By Susan Flood, BAPA Executive Director
It’s no secret that I’m a fan of Beverly/Morgan Park. Each passing day that I have the privilege of working for this community, I grow more and more in awe of our neighborhood and neighbors. I have developed an appetite for understanding how we got where we are today, what we’ve done right, and how we can do more of it.
History provides us a valuable lens for organizational and individual reflection. The passing of the federal Fair Housing Act in 1968 changed the trajectory of Beverly/Morgan Park’s history.
Starting on page 1 of this issue of The Villager we are sharing “How to Integrate a Neighborhood in three (not so easy) steps,” an article about that time of our history written by neighborhood resident and BAPA Board member Scott Smith and published in Belt Magazine. The essay details how our neighborhood navigated racial change in the late 1960s and 1970s, when the phrase “white flight” became an infamous part of Chicago’s vocabulary.
Smith interviewed three longtime residents who played pivotal roles in how racial integration transformed our community – each of these neighbors sees this time through a personal lens of experience. This topic comes up frequently when the history of BAPA is discussed, and It’s not at all surprising that the story is often as unique as the person telling it. To engage in the re-telling of this important part of our history is to reveal our own lens. It feels risky. But, for me, choosing not to tell the story is the wrong choice.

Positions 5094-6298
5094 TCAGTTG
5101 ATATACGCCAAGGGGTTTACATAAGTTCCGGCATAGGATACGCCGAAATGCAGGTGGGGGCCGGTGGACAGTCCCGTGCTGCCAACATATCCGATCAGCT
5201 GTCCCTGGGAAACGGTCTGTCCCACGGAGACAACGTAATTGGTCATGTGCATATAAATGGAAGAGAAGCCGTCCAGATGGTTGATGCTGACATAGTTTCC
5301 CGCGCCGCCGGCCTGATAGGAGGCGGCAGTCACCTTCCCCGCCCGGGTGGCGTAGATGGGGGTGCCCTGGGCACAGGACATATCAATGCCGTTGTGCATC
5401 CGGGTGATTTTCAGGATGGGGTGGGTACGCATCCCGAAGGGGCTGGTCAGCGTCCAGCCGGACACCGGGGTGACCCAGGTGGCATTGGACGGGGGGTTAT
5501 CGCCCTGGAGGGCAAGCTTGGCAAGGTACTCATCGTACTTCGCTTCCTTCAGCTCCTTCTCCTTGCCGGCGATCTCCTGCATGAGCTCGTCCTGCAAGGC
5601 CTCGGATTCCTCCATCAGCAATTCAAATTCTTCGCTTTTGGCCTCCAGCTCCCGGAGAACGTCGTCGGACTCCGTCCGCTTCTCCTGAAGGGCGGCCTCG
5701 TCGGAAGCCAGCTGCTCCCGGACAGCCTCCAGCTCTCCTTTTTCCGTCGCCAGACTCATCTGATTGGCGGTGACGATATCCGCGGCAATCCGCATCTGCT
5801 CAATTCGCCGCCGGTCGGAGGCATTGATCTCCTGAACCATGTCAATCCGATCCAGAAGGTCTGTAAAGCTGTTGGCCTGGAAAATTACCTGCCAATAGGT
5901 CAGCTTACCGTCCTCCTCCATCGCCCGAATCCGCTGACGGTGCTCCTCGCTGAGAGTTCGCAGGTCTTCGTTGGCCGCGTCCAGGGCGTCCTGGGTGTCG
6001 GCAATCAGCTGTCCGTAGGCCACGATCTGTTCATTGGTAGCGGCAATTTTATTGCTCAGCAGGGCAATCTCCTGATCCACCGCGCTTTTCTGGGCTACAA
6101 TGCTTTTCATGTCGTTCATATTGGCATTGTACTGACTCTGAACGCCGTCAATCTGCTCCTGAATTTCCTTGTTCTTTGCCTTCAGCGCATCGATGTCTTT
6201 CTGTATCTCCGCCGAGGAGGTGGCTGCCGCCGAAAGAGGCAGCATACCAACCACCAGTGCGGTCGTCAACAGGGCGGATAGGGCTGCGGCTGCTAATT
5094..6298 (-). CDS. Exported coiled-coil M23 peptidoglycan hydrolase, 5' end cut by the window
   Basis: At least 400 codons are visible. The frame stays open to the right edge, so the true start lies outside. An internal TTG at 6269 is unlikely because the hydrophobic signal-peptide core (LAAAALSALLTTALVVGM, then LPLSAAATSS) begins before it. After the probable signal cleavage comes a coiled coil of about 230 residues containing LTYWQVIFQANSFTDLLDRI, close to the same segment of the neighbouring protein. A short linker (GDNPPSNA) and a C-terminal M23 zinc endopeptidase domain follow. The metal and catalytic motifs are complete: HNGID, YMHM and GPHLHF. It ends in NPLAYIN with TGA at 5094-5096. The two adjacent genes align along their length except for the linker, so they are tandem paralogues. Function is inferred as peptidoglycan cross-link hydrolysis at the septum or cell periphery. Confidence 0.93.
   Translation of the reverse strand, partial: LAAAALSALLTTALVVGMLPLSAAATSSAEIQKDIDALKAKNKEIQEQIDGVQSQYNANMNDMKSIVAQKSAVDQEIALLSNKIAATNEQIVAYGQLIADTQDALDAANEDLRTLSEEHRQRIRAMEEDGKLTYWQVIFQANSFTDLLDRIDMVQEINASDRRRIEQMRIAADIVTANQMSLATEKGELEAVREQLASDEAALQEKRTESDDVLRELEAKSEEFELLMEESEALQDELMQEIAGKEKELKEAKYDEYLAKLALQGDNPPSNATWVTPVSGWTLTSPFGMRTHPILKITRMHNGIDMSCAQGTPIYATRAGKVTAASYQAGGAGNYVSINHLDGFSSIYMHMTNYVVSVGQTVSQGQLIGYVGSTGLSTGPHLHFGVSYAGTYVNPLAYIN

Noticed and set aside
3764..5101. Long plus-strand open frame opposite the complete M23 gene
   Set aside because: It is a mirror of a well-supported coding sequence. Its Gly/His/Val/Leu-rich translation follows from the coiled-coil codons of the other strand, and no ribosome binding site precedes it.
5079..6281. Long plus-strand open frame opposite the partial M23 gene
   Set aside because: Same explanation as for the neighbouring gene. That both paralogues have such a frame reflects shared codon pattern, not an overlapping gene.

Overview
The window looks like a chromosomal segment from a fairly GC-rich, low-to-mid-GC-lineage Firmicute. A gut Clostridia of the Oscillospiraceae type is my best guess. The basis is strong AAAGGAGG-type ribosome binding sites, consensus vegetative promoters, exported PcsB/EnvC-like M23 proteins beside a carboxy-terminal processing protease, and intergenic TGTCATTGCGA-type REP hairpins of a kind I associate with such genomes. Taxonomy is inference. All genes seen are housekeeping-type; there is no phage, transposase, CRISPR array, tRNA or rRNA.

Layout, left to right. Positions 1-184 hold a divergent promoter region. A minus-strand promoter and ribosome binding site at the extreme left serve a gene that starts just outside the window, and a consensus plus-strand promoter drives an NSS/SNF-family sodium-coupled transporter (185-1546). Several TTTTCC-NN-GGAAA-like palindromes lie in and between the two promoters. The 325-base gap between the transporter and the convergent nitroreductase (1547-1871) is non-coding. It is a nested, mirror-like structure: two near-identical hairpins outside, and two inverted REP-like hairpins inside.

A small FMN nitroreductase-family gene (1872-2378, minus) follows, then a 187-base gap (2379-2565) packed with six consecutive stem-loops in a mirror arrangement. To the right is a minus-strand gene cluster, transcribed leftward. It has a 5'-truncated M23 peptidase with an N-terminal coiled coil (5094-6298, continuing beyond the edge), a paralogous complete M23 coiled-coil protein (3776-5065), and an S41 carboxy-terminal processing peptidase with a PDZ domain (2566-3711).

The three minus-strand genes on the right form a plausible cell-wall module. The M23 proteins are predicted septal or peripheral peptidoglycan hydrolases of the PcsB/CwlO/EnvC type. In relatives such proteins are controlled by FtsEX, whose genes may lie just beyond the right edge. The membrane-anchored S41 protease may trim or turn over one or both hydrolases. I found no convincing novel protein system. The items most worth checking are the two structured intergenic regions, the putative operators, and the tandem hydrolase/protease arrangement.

I know I am not alone in this belief.
Today, I see conversations about diversity, integration, acceptance of all people actively sought out in our community. These dialogues are organized through groups like Southwest Chicago Diversity Collaborative, Unity in Diversity, You Are My Neighbor forums, and the new Beverly Arts Center’s Diversity Committee, to name a few. These conversations provide new lenses for consideration. Reading Smith’s article, we can look at facts, actions and words that were captured in our community’s history 50 years ago and hear from three people who were involved about how it felt at the time to take a step into something that was new – and often volatile — territory.
Like all of us, I can only speak from my own personal lens. This article provides a way to acknowledge BAPA’s role in reflecting Beverly/Morgan Park as it was in the 1970s and the organization’s intention to do what was right at the time. That lens, for me, provides an even sharper focus on what we’re doing right in our community today.